Auto-refill subscriptions for center-of-the-store grocery items create the certainty that essential pantry items will show up the fifth of every month without fail — and eliminate the risk that consumers will run out. Certainty is also why 82% of consumers still walk into grocery stores today to inspect the grocery products they’re uncomfortable having anyone but themselves pick out.

The certainty of knowing whether a desired item is in stock in a store is why consumers consistently rate inventory availability as a critical merchant feature. Better to know that an item is out of stock than to risk an uncertain trip to the store.

Certainty is also why consumers with restaurant subscriptions are more loyal to those brands and spend more money with them. The predictability of the experience reduces the risk of a disappointing outcome.

Certainty is one of the reasons why so many consumers still go to the pharmacy to pick up their prescriptions even though delivery and online options are available for a fee. The ability to ask questions of the pharmacist is an important part of making consumers feel more comfortable taking the medications their doctors prescribed.

Patients still want the certainty of a diagnosis delivered face to face with their healthcare provider, even though telehealth use has surged since March of 2020 — and even though patients prefer digital channels to make appointments, get test results and pay their bills.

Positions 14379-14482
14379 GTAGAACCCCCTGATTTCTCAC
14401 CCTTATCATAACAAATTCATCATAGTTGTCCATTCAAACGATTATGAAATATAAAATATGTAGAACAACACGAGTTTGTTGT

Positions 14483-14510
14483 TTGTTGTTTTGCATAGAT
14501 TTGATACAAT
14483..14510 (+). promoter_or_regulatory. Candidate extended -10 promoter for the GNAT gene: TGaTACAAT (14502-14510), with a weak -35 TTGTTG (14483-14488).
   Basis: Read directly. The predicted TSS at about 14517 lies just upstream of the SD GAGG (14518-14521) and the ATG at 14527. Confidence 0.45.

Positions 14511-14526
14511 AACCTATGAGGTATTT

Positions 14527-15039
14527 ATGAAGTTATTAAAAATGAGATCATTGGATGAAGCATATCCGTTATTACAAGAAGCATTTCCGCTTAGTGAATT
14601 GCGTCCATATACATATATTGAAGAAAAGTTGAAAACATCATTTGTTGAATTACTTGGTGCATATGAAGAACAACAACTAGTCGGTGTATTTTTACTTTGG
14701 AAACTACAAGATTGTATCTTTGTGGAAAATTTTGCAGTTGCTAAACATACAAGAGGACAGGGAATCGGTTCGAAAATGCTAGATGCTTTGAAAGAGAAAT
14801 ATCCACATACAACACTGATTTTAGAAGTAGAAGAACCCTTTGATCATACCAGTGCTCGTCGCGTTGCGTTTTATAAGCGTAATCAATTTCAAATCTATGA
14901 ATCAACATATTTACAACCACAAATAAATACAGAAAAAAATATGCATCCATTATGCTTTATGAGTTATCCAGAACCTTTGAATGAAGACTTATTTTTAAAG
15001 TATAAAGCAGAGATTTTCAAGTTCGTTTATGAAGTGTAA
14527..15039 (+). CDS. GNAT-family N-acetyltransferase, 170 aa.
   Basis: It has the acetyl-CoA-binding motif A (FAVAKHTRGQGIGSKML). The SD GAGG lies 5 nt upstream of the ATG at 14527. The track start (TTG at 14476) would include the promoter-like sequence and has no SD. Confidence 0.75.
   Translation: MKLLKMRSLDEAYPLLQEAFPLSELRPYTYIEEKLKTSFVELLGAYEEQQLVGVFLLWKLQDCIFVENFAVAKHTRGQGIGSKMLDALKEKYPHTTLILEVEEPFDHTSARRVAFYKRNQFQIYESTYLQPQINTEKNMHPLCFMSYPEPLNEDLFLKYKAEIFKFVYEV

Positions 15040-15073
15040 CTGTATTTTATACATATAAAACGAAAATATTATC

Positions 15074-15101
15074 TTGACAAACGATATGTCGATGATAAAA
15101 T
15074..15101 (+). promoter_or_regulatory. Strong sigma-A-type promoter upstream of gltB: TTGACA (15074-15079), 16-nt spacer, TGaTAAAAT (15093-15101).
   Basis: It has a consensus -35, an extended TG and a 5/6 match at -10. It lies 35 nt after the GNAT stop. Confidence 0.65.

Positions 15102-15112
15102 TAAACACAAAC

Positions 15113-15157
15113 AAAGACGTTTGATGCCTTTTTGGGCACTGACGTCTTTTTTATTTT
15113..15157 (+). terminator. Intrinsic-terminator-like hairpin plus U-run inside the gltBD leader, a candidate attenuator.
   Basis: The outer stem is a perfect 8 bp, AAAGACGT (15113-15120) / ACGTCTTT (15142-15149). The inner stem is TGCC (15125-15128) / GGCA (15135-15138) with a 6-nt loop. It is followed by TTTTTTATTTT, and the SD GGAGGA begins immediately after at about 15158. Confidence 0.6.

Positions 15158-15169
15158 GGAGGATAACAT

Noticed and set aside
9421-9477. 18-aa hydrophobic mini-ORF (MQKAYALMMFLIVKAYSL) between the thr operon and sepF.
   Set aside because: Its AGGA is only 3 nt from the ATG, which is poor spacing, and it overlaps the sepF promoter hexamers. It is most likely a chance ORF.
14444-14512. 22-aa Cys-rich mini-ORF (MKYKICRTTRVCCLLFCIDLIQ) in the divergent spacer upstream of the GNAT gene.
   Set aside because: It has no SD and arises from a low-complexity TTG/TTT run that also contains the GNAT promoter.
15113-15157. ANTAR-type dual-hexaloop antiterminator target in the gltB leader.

The 2022 Global Digital Shopping Index, the second annual PYMNTS study of the global digital shopping behaviors of consumers and merchants in Australia, Brazil, Mexico, UAE, U.K. and the U.S. — done with the support of Cybersource —finds that more than a third of consumers — 34 percent — across six countries now take their mobile phones into the physical store to shop.

Why?

Consumers use their mobile phones in the store to get product information and reviews, access coupons and discounts and compare prices. Their phone in the store creates the certainty, in real time, that they’re buying the right products for the right prices for themselves and their families.

Payments as Certainty

One of the more fascinating findings of that study is the relationship between payments choice and preferred merchant status with a consumer. Surprisingly, perhaps (and happily for all of us payments peeps), across all six geographies that we studied, the ability to use their preferred payment method at checkout was the number one reason consumers said a merchant was their go-to.

It wasn’t just what they said.

Based on a statistical analysis of their recent shopping transactions, we found that consumers were 63 percent more likely to do business with a merchant that offered their preferred way to pay than those that did not. Certainty and predictability of the payments experience at checkout increased conversion for those merchants.